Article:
Hebrews
Hebrews
Technical
Critical

Hebrews

in Anchor Yale Bible

by Craig R. Koester

4.83 Rank Score: 5.83 from 7 reviews, 4 featured collections, and 3 user libraries
Pages 640
Publisher Yale University Press
Published 2001
ISBN-13 9780300139891
One of early Christianity's most carefully crafted sermons, Epistle to the Hebrews addresses listeners who have experienced the elation of conversion and the heat of hostility, but who now must confront the formidable task of remaining faithful in a society that rejects their commitments. The letter probes into the one of most profound questions of faith: If it is God's will that believers be crowned with glory and honor, why are the faithful subject to suffering and shame? Through the stories of Abraham and Sarah, Moses, and Rahab, whose faith enabled them to overcome severe trials and conflicts, and through the story of Jesus himself, whose sufferings opened the way to God's presence for all, the sermon confirms the foundations of the Christian faith.

In a magisterial introduction, Koester presents a compelling portrait of the early Christian community and examines the debates that have surrounded Epistle to the Hebrews for two millennia. Drawing on his knowledge of classical rhetoric, he clarifies the book's arguments and discusses the use of evocative language and imagery to appeal to its audience's minds, emotions, and will. Providing an authoritative, accessible discussion of the book's high priestly Christology, this landmark commentary charts new directions for the interpretation of Epistle to the Hebrews and its influence on Christian theology and worship.

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G Ware G Ware February 15, 2018
Currently my number 2 choice on Hebrews, behind Luke Timothy Johnson (NTL). Koester provides a very detailed intro covering history of interpretation and canonical discussions, as well as the various possibilities regarding authorship, recipients' setting, and date. The textual comments cover intertextual pieces, and non-biblical uses of various features and vocabulary carefully. The AYB series has improved considerably over the years, and have become more balanced, provide more useful exposition along with critical examination of the text. This one is not ground-breaking, but solid and reliable.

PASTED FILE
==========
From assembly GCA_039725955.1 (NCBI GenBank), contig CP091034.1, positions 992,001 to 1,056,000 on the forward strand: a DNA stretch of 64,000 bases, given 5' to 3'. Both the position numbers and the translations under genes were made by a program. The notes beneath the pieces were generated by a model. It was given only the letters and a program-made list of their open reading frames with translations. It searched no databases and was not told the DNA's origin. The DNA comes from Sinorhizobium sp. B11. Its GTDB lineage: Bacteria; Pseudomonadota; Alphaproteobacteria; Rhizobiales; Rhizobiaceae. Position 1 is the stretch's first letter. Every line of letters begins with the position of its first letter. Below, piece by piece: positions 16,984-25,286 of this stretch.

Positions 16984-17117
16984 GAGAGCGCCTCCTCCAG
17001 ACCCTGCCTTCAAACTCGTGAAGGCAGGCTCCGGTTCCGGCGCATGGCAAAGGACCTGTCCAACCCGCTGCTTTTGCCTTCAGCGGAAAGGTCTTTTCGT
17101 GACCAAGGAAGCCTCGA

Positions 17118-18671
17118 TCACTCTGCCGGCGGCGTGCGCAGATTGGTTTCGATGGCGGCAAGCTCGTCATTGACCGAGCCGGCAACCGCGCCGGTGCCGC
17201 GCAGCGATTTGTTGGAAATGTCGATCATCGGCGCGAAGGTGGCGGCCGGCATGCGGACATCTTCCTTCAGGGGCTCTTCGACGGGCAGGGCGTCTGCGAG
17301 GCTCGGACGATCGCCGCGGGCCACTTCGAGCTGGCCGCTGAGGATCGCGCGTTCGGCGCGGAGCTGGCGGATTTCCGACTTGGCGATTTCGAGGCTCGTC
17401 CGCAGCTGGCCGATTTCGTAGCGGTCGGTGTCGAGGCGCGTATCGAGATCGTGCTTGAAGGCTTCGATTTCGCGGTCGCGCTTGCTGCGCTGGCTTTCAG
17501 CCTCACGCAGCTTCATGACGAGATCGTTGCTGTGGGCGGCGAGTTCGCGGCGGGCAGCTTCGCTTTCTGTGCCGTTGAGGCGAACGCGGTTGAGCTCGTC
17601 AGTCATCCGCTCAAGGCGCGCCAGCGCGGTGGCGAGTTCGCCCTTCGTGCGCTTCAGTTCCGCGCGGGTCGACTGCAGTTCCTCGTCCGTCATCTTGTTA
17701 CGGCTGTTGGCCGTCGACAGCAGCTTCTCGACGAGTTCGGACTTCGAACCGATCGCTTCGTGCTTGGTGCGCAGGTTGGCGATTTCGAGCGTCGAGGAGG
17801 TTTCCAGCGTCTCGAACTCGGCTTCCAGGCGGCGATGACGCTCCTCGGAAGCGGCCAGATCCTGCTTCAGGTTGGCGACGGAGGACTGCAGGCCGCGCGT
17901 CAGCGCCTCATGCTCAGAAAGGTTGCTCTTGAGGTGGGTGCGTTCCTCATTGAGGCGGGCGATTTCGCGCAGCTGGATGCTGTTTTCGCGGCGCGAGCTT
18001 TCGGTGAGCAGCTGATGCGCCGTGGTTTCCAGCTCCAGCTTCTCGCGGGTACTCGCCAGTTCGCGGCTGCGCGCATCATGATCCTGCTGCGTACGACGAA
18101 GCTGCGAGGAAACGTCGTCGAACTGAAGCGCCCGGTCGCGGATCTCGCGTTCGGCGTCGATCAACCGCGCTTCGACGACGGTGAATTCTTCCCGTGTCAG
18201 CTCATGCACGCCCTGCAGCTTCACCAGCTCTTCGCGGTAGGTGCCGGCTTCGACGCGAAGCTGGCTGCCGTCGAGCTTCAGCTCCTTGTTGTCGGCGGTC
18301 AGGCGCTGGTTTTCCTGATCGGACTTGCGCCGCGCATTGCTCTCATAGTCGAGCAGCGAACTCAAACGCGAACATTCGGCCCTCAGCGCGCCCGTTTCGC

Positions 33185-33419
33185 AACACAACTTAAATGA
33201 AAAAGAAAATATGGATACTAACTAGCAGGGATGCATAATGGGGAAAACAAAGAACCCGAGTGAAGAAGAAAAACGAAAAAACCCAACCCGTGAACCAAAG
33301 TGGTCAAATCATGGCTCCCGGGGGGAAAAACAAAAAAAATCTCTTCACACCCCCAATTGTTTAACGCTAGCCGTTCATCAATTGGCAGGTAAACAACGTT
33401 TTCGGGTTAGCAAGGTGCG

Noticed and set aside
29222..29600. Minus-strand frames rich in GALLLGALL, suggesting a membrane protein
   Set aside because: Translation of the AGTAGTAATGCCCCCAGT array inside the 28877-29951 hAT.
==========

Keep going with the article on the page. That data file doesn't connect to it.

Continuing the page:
Princeton Seminary Princeton Seminary December 2, 2017
 
Robert M. Bowman, Jr Robert M. Bowman, Jr December 10, 2016
Standard academic reference from a liberal/secular perspective. [Full Review]
Brian Tabb Brian Tabb July 24, 2014
An important, outstanding commentary on Hebrews.
Phillip J. Long Phillip J. Long July 10, 2012
This book replaces the earlier Anchor volume written by George Buchanan (1972), nearly tripling the size of the commentary. Like many of the early AB commentaries, Buchanan offered a new translation with only a light commentary. One thing I appreciated about the older commentary is that it had a Conclusion, offering several suggestions for authorship, origin, and purpose only after the book has been read exegetically. Most writers wait to writer their introductions last, but publishers always place the introduction (naturally) at the beginning of the book. Koester’s commentary offers a historical perspective absent from other studies. He begins with 63 pages on the “History of Interpretation and Influence.” He divides this introduction into several sub-sections (early church to 600; 600-1500; 1500-1750; 1750-present). This is an excellent overview of how Hebrews has been treated and will aid the reader in understanding what issues are at stake in reading Hebrews. Koester includes a “selected” theology of the book, since there are some any topics which can be covered theologically in Hebrews. The body of the commentary moves through the pericopes by offering a fresh translation, notes on the translation, and a comment on the theology of the section. Greek is treated in transliteration, sources are cited in-text, but a great deal of comparative literature appears in the footnotes as well. [Full Review]
Scot McKnight Scot McKnight December 18, 2009